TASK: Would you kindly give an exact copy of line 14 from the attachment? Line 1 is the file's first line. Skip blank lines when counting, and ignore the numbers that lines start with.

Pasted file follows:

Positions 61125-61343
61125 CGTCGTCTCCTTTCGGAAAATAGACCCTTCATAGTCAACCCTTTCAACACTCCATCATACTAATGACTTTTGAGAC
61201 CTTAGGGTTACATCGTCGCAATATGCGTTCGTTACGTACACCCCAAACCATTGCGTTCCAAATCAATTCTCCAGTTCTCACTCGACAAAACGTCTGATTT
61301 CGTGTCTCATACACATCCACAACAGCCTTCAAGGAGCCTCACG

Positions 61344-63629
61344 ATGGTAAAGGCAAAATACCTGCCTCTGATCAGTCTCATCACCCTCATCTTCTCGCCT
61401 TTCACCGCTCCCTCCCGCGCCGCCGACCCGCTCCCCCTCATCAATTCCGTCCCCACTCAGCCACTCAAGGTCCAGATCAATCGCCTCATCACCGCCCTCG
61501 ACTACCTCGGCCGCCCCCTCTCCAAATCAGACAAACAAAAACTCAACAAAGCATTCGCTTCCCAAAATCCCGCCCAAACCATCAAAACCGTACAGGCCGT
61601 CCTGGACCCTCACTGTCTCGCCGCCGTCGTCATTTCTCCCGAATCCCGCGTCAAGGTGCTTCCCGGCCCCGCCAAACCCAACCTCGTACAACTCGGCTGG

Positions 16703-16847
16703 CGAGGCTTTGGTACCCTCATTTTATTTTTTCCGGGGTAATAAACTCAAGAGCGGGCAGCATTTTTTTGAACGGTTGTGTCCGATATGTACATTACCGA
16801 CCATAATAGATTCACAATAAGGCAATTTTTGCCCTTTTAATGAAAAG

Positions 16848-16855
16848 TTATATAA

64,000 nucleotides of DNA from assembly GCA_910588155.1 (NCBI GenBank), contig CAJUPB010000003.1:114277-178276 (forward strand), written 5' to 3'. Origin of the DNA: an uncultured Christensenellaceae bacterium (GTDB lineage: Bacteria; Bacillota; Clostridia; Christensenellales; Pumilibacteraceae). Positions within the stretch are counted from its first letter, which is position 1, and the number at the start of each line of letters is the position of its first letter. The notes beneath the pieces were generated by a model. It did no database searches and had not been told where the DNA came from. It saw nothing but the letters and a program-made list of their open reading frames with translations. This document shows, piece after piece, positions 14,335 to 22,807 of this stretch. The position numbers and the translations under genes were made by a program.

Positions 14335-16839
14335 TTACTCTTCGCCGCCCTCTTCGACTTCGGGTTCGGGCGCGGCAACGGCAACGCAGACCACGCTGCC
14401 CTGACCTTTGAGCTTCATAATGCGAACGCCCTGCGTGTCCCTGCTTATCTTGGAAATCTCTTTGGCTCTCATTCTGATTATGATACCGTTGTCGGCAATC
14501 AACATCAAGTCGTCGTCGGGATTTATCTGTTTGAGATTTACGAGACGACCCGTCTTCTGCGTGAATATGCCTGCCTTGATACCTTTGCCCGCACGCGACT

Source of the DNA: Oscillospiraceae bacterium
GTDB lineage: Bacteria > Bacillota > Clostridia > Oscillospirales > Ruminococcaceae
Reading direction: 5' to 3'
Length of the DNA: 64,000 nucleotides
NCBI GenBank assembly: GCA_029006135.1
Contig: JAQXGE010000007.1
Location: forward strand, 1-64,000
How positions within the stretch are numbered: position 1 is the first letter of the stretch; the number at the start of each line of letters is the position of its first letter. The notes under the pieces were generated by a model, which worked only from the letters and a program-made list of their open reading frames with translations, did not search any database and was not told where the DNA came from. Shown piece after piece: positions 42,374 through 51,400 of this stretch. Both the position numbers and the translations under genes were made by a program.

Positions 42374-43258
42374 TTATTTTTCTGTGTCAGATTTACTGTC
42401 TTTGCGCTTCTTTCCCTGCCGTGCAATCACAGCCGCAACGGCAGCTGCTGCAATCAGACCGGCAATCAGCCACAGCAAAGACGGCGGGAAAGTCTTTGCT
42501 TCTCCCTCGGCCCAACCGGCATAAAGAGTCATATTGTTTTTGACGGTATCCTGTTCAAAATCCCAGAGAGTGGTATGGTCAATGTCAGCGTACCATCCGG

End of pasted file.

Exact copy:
16848 TTATATAA